The Croatian National Bank replaces stained kuna banknotes where the staining has not resulted from the activation of electrochemical protection devices.
Stained banknotes resulting from the activation of electrochemical protection are replaced by the Croatian National Bank only if the applicant has enclosed documentation about the cause of the activation of electrochemical protection devices.
When completing the Application for the analysis and replacement of stained kuna banknotes, the applicant must describe in detail how the damage occurred.
Have you ever received a stained banknote?
Do not accept a stained banknote like the ones from the figure below, as it is very likely that it has been stolen and stained by the ink from container with electrochemical protection system (hereinafter referred to as: “security container”) as a result of an attempted theft.
Figure1 Banknotes stained by ink from a security container
The ink on such banknotes originates from protected security containers containing banknotes, such as an ATM or a security container in a cash transportation vehicle, which are activated when forcefully handled in an attempt to open them. These systems make stolen banknotes unusable, thus reducing the risk for retailers, banks or other professional cash handlers of becoming victims of crime.
How to recognise a stained banknote that has likely been stolen?
A banknote stained by the ink from a security container soaks in the ink and thus displays characteristic stains and leaves pronounced traces on the edges of the banknote. The colours of the most commonly used security inks are violet, green, blue, red or black. The ink usually flows from the edges towards the centre of the banknotes. Sometimes, individuals try to remove the stains by washing the stained banknotes. As a result, the banknotes’ original colours could be altered and the banknotes’ security features may be damaged or even destroyed.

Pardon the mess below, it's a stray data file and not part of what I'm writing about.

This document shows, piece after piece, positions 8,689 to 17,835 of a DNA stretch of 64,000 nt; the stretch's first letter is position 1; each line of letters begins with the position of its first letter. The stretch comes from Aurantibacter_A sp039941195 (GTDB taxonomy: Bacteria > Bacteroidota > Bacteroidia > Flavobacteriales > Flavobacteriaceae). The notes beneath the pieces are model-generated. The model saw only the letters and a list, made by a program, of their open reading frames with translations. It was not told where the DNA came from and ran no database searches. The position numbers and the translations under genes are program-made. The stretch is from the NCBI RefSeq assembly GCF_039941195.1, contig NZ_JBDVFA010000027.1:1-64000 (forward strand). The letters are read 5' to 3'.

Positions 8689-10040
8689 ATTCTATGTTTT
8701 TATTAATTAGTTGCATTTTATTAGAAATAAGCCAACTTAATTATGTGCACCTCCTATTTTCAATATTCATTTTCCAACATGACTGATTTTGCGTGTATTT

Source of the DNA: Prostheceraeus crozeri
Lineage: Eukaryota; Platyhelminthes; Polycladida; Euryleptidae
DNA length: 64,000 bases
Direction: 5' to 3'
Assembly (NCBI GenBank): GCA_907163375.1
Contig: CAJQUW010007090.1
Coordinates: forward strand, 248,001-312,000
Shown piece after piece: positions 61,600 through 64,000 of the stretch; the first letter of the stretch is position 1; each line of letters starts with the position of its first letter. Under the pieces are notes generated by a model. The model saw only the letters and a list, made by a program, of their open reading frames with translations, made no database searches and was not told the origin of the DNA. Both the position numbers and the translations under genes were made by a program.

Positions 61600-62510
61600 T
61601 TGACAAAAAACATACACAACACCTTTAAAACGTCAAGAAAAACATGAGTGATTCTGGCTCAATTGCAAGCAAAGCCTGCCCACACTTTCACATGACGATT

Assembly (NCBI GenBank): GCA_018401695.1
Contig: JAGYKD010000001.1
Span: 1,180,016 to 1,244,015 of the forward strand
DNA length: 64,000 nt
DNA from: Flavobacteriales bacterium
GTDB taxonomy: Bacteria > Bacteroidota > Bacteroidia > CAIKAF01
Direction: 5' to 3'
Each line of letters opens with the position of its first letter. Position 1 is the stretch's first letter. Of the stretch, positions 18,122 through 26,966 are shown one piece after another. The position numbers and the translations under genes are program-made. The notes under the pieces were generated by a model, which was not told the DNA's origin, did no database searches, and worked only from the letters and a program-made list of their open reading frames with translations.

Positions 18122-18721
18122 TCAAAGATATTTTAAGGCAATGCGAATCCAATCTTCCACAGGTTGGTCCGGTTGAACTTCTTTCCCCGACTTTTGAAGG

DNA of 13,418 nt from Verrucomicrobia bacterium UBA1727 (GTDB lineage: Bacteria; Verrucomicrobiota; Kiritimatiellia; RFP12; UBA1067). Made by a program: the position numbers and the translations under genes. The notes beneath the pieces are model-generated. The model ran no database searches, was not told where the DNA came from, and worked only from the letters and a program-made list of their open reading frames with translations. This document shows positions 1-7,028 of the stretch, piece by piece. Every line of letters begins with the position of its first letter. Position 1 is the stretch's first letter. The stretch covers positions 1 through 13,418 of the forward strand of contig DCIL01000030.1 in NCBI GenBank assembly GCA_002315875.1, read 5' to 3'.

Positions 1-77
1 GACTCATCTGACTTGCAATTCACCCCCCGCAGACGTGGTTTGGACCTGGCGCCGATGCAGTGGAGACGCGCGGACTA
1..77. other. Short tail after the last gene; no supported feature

Figure 2 A banknote damaged by washing at a high temperature
Does it mean that all stained banknotes are stolen?
No, it does not. If there are very light stains on the banknotes or only a part of the banknotes’ surface is stained and the edges are intact, then they are most likely ink-stained accidentally or while being washed in a washing machine, etc. Such banknotes have probably not been stolen. You should send them for replacement to the Croatian National Bank, with attached Application for the analysis and replacement of stained kuna banknotes.
Figure 3 A banknote washed and stained in a washing machine
What if someone gives you a stained banknote you suspect to have been stained by an anti-theft device?
- Do not accept it and ask for another one.
- Refuse bleached or discoloured banknotes with visible traces of the removed staining because it has most likely been bleached or washed in an attempt to remove the stains caused by the ink from a security container.
- If you have come into possession of a stained banknote, send it to the Croatian National Bank with the attached Application for the analysis and replacement of stained banknotes, in which you should provide any information known to you. The Croatian National Bank will check if the stains are caused by the activation of a security container and, if necessary, may involve the police that can use the banknote as evidence against a perpetrator of a criminal offence.
- If the analysis reveals that the stains are caused by the activation of a security container, you will not be entitled to replacement. The Croatian National Bank can replace banknotes stained by the ink from a security container only at the request of the legal owner of a stained banknote, with attached documents that can prove the cause of the activation of the security protection.
- If the examination confirms that the stains are not caused by the activation of a security container, the Croatian National Bank will replace the stained kuna banknotes with banknotes fit for circulation.